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1 Now Galata.
2 The Golden Horn.
3 So the harbor of Brindisi (6. 3. 6).
4 A kind of tunny-fish.
5 Pharnacia (cp. 12. 3. 19).
6 Byzantium appears to have been founded about 659 B.C. (see Pauly-Wissowa, s.v.). According to Herodotus (4. 144), Chalcedon (now Kadi Koi) was founded seventeen years earlier. Both were Megarian colonies.
7 i.e., “Hut,” called by Ptolemaeus (3. 11) and others “Cabyle”; to be identified, apparently, with the modern Tauschan-tepe, on the Toundja River.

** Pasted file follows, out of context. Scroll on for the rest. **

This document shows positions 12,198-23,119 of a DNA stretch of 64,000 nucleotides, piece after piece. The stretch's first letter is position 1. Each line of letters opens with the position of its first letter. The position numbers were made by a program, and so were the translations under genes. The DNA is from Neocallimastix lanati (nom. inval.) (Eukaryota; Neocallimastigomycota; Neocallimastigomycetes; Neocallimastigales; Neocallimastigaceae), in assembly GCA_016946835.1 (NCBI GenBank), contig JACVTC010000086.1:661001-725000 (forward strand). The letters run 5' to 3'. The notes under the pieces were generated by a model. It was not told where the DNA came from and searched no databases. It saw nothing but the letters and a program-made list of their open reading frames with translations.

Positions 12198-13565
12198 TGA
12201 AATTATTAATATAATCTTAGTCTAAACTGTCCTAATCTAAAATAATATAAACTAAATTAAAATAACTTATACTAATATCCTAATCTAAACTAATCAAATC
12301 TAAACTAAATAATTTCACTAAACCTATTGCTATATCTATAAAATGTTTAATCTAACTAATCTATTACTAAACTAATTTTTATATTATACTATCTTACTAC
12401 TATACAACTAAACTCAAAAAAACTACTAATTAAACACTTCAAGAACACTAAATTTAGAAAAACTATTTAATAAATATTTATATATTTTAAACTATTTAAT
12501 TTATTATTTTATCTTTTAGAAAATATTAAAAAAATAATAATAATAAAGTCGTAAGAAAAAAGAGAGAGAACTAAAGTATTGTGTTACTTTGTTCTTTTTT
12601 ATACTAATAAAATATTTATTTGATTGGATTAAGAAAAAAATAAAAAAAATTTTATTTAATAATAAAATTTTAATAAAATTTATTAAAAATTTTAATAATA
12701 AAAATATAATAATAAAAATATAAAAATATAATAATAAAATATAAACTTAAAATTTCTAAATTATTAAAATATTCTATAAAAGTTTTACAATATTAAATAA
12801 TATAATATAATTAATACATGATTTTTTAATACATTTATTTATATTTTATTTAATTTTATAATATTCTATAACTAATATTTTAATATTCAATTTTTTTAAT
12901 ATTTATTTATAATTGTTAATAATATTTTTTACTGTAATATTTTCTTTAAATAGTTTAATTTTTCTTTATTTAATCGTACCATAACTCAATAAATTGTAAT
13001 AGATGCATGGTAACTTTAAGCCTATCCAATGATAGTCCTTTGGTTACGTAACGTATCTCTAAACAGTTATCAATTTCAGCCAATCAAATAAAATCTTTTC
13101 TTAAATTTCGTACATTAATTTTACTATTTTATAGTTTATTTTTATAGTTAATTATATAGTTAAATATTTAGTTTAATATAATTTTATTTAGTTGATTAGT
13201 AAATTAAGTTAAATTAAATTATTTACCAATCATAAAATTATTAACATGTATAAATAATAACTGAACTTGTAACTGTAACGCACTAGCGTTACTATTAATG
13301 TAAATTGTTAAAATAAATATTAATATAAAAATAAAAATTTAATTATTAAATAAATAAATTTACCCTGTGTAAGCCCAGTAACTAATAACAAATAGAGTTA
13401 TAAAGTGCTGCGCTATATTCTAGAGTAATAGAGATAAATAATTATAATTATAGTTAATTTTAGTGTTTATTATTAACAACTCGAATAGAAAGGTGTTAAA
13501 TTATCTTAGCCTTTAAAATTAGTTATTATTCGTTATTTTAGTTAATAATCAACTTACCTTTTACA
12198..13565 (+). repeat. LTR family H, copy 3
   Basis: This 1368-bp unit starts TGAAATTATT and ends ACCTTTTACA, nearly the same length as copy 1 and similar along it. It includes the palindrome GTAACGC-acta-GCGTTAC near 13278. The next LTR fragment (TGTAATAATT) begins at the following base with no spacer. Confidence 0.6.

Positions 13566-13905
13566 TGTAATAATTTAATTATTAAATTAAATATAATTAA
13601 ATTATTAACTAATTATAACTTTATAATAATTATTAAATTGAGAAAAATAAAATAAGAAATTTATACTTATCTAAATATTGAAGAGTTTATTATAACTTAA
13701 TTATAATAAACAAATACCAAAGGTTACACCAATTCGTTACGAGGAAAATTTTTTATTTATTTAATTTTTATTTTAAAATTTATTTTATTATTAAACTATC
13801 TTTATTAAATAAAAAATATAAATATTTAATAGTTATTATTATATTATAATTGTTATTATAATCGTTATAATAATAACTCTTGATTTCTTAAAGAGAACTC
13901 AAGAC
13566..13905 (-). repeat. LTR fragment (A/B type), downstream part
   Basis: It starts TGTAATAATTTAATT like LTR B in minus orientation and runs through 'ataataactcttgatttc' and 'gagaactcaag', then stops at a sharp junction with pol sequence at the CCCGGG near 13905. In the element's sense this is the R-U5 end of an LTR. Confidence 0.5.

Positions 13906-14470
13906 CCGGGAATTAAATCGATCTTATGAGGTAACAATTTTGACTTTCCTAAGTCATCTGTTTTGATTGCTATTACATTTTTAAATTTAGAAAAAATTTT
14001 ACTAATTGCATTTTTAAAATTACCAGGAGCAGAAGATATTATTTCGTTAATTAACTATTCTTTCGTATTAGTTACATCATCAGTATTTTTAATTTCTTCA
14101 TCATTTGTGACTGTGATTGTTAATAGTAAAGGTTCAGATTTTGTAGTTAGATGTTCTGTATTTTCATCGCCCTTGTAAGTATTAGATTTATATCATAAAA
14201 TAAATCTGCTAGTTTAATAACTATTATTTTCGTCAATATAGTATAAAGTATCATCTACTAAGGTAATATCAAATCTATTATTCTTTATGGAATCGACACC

8 Suidas (s.v. Δούλων πόλις) quotes Theopompus as saying that Philip founded in Thrace a small city called Poneropolis (“City of Villains”), settling the same with about two thousand men—the false-accusers, false-witnesses, lawyers, and all other bad mean; but Poneropolis is not to be identified with Cabyle if the positions assigned to the two places by Ptolemaeus (3. 11) are correct. However, Ptolemaeus does not mention Ponerpolois, but Philippopolis, which latter, according to Pliny (4. 18), was the later name of Poneropolis.
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